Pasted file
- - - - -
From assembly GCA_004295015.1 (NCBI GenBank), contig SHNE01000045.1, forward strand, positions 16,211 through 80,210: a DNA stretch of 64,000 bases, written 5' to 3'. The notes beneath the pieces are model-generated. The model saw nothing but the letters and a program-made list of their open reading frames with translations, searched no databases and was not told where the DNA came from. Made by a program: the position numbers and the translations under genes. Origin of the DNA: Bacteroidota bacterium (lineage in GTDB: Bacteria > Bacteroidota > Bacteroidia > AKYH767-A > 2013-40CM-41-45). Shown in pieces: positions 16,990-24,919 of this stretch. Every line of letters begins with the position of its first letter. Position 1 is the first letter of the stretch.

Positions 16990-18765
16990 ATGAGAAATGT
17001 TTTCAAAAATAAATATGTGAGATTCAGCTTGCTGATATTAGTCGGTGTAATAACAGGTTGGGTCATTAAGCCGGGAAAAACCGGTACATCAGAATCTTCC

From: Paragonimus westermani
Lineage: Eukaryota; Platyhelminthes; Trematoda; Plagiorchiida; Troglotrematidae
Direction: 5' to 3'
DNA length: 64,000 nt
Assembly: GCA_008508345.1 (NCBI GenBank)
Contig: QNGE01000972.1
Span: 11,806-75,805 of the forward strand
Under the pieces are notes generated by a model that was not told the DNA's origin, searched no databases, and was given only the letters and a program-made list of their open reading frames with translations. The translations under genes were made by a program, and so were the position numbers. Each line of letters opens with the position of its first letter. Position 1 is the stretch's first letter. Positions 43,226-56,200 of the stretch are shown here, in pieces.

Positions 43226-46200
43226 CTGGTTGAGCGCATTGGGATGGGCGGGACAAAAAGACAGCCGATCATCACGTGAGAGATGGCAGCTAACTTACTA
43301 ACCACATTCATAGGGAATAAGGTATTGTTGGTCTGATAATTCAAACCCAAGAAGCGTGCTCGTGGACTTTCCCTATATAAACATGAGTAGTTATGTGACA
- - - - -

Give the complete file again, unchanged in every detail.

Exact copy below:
From assembly GCA_004295015.1 (NCBI GenBank), contig SHNE01000045.1, forward strand, positions 16,211 through 80,210: a DNA stretch of 64,000 bases, written 5' to 3'. The notes beneath the pieces are model-generated. The model saw nothing but the letters and a program-made list of their open reading frames with translations, searched no databases and was not told where the DNA came from. Made by a program: the position numbers and the translations under genes. Origin of the DNA: Bacteroidota bacterium (lineage in GTDB: Bacteria > Bacteroidota > Bacteroidia > AKYH767-A > 2013-40CM-41-45). Shown in pieces: positions 16,990-24,919 of this stretch. Every line of letters begins with the position of its first letter. Position 1 is the first letter of the stretch.

Positions 16990-18765
16990 ATGAGAAATGT
17001 TTTCAAAAATAAATATGTGAGATTCAGCTTGCTGATATTAGTCGGTGTAATAACAGGTTGGGTCATTAAGCCGGGAAAAACCGGTACATCAGAATCTTCC

From: Paragonimus westermani
Lineage: Eukaryota; Platyhelminthes; Trematoda; Plagiorchiida; Troglotrematidae
Direction: 5' to 3'
DNA length: 64,000 nt
Assembly: GCA_008508345.1 (NCBI GenBank)
Contig: QNGE01000972.1
Span: 11,806-75,805 of the forward strand
Under the pieces are notes generated by a model that was not told the DNA's origin, searched no databases, and was given only the letters and a program-made list of their open reading frames with translations. The translations under genes were made by a program, and so were the position numbers. Each line of letters opens with the position of its first letter. Position 1 is the stretch's first letter. Positions 43,226-56,200 of the stretch are shown here, in pieces.

Positions 43226-46200
43226 CTGGTTGAGCGCATTGGGATGGGCGGGACAAAAAGACAGCCGATCATCACGTGAGAGATGGCAGCTAACTTACTA
43301 ACCACATTCATAGGGAATAAGGTATTGTTGGTCTGATAATTCAAACCCAAGAAGCGTGCTCGTGGACTTTCCCTATATAAACATGAGTAGTTATGTGACA